The big pre-registration debate

25 July 2013 by Pete Etchells, posted in Uncategorized

At the start of June, Dr Chris Chambers and Prof Marcus Munafo, along with over 80 other signatories, posted an open letter in the Guardian calling for more journals to role out a new type of research paper, in which methods and analyses are peer reviewed before data are collected. Chris has blogged about this initiative before - see here. Today, Prof Sophie Scott published an article in the THE, in response to that original Guardian letter, criticising pre-registration. I think it's great that we're having a debate about this, because it means more people are thinking about it. Moreover, I'd be wary of *any* system that all scientists blindly adopt without question. To try and facilitate the conversation, I've set up a storify which attempts to follow the debate on twitter (see below). If you want to join in, use the hashtag #prereg, and I'll update as best I can. I've also set up a Branch conversation for those who don't like the 140 character limitation of twitter - you can find that by following the link below (also appears embedded at the bottom of this post). Lastly, if you want to raise questions or points here, feel free to do so in the comments section. I'll also update this post with any and all relevant links to blog posts and other material. If you have any links you'd like me to add, drop me a comment.

FAQs about Pre-registration, by Chris Chambers (jump to end of the pdf)
Storify of the debate on Twitter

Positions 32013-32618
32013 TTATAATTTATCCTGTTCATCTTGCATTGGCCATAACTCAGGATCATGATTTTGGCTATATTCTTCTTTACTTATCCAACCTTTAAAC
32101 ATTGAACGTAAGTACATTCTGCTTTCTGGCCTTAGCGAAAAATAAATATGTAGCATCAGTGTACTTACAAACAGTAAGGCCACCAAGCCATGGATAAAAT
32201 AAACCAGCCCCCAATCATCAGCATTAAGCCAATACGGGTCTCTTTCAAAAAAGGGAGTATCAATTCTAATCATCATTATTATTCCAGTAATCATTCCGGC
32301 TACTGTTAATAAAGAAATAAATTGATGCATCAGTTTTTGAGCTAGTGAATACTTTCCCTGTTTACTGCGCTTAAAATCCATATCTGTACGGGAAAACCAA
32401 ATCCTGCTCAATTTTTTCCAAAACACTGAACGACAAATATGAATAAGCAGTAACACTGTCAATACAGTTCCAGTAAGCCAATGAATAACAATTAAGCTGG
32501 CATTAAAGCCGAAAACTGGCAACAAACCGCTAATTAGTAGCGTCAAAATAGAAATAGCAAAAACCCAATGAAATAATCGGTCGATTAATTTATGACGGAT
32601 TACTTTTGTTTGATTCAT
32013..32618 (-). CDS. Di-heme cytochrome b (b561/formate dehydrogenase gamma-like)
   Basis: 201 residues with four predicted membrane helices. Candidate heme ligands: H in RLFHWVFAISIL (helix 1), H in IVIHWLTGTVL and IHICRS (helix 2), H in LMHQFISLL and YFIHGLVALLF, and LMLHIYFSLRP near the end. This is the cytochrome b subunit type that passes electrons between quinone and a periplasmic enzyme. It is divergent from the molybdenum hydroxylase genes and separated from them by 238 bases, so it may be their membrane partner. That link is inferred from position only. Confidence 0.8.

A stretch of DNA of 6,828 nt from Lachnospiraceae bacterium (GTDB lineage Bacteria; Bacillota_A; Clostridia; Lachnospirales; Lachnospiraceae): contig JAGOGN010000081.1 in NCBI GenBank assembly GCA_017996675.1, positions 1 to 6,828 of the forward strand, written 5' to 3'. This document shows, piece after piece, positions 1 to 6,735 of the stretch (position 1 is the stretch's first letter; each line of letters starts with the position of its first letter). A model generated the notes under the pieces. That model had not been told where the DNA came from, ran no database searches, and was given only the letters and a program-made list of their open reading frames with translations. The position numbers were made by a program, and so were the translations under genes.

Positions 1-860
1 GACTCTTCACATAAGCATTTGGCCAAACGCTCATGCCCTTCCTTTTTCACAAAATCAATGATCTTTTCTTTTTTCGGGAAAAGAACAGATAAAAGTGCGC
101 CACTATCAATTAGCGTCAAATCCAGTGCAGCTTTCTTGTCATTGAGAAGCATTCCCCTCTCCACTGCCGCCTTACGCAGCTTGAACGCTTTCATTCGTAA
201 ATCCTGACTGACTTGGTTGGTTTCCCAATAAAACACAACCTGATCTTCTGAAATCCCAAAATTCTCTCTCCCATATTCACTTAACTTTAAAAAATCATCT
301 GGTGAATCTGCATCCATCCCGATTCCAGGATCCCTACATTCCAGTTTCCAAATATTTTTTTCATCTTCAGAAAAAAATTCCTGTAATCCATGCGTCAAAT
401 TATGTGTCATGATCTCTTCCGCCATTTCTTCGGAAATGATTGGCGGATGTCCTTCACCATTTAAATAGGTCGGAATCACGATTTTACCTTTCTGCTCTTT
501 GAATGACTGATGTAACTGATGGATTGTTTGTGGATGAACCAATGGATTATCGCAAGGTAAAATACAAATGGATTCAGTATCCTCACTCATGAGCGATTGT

Branch Conversation
Neuroskeptic
James Kilner | (follow-up)
Daniel Lakens
Michael Collins
Ase Kvist Innes-Ker
Suzi Gage
Dorothy Bishop July 2013 | Jan 2013
Nate Kornell
Martin Larsson
Aidan Horner

 


5 Responses to “The big pre-registration debate”

  1. Oasis Reply | Permalink

    Thanks for this nice overview!

    I would like to add that I always think "debate" is only useful when people actually use decent argumentation and try and investigate whether their own view could be flawed. Randomly saying things to "show an alternative view" is pretty lame i.m.o., I also don't think it's scientific.

    Interesting question perhaps (e.g. when looking at the twitter overview): did we have a debate or were people just throwing opinions at eachother? were possibly flawed arguments exposed ? was there agreed concensus on some points at least, and did these really matter with regard to the primary disagreement? was there agreed concensus that clarified on what specific points people disagreed (so at least it would be clear for now what the issue is)?

  2. B.R. Reply | Permalink

    So, when reading the piece in THE I am trying to find arguments described against pre-registration. Here are some (if I did this correctly):

    1. "They claim that pre-registration, which would involve journals accepting future papers based on the design of experiments rather than their results, would greatly reduce such questionable practices since the incentive to indulge in them to make papers more publishable would be substantially reduced. However, there are numerous problems with the idea. Limiting more speculative aspects of data interpretation risks making papers more one-dimensional in perspective."

    To me the important thing seems to be that a) it is claimed that there are "numerous problems with the idea" and b) the "idea" refers to "They claim that pre-registration, which would involve journals accepting future papers based on the design of experiments rather than their results, would greatly reduce such questionable practices since the incentive to indulge in them to make papers more publishable would be substantially reduced"

    Now, when I take a step back and try and look at the logic behind pre-registrating, it seems to me that QRP's would be reduced, because you could not do (some) of them (e.g. only reporting 2 out of 8 analyses). Regardless of that, it seems to me that the next line "Limiting more speculative aspects of data interpretation risks making papers more one-dimensional in perspective" has nothing to do with "would greatly reduce such questionable practices since the incentive to indulge in them to make papers more publishable would be substantially reduced". I don't see the logical connection and/or validity of argumentation, but I could be wrong.